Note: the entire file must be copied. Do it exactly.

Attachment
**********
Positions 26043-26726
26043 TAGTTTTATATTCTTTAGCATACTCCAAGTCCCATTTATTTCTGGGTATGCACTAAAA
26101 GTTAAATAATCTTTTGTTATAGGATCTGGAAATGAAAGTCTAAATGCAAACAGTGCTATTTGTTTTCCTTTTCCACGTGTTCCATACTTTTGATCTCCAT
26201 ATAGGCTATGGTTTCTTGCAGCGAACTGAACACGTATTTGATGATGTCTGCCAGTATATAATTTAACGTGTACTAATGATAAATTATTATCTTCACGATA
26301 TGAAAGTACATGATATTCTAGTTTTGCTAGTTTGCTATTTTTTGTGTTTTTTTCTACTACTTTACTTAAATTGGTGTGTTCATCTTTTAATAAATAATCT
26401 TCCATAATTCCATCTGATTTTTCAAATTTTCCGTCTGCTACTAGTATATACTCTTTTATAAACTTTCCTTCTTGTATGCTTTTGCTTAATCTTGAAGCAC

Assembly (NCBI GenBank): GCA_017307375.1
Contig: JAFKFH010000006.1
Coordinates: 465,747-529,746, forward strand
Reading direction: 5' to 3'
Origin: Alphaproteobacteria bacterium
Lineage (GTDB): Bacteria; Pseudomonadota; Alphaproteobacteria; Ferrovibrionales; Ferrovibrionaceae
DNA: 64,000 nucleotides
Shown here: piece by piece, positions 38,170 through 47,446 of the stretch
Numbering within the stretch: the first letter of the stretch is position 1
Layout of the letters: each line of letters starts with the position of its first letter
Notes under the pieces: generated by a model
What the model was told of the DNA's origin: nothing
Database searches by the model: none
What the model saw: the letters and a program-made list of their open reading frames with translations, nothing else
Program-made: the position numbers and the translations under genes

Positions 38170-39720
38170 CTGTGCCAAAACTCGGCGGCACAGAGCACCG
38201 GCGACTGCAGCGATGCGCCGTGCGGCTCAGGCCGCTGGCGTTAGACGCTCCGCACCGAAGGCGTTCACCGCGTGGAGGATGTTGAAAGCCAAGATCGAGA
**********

Positions 26043-26726
26043 TAGTTTTATATTCTTTAGCATACTCCAAGTCCCATTTATTTCTGGGTATGCACTAAAA
26101 GTTAAATAATCTTTTGTTATAGGATCTGGAAATGAAAGTCTAAATGCAAACAGTGCTATTTGTTTTCCTTTTCCACGTGTTCCATACTTTTGATCTCCAT
26201 ATAGGCTATGGTTTCTTGCAGCGAACTGAACACGTATTTGATGATGTCTGCCAGTATATAATTTAACGTGTACTAATGATAAATTATTATCTTCACGATA
26301 TGAAAGTACATGATATTCTAGTTTTGCTAGTTTGCTATTTTTTGTGTTTTTTTCTACTACTTTACTTAAATTGGTGTGTTCATCTTTTAATAAATAATCT
26401 TCCATAATTCCATCTGATTTTTCAAATTTTCCGTCTGCTACTAGTATATACTCTTTTATAAACTTTCCTTCTTGTATGCTTTTGCTTAATCTTGAAGCAC

Assembly (NCBI GenBank): GCA_017307375.1
Contig: JAFKFH010000006.1
Coordinates: 465,747-529,746, forward strand
Reading direction: 5' to 3'
Origin: Alphaproteobacteria bacterium
Lineage (GTDB): Bacteria; Pseudomonadota; Alphaproteobacteria; Ferrovibrionales; Ferrovibrionaceae
DNA: 64,000 nucleotides
Shown here: piece by piece, positions 38,170 through 47,446 of the stretch
Numbering within the stretch: the first letter of the stretch is position 1
Layout of the letters: each line of letters starts with the position of its first letter
Notes under the pieces: generated by a model
What the model was told of the DNA's origin: nothing
Database searches by the model: none
What the model saw: the letters and a program-made list of their open reading frames with translations, nothing else
Program-made: the position numbers and the translations under genes

Positions 38170-39720
38170 CTGTGCCAAAACTCGGCGGCACAGAGCACCG
38201 GCGACTGCAGCGATGCGCCGTGCGGCTCAGGCCGCTGGCGTTAGACGCTCCGCACCGAAGGCGTTCACCGCGTGGAGGATGTTGAAAGCCAAGATCGAGA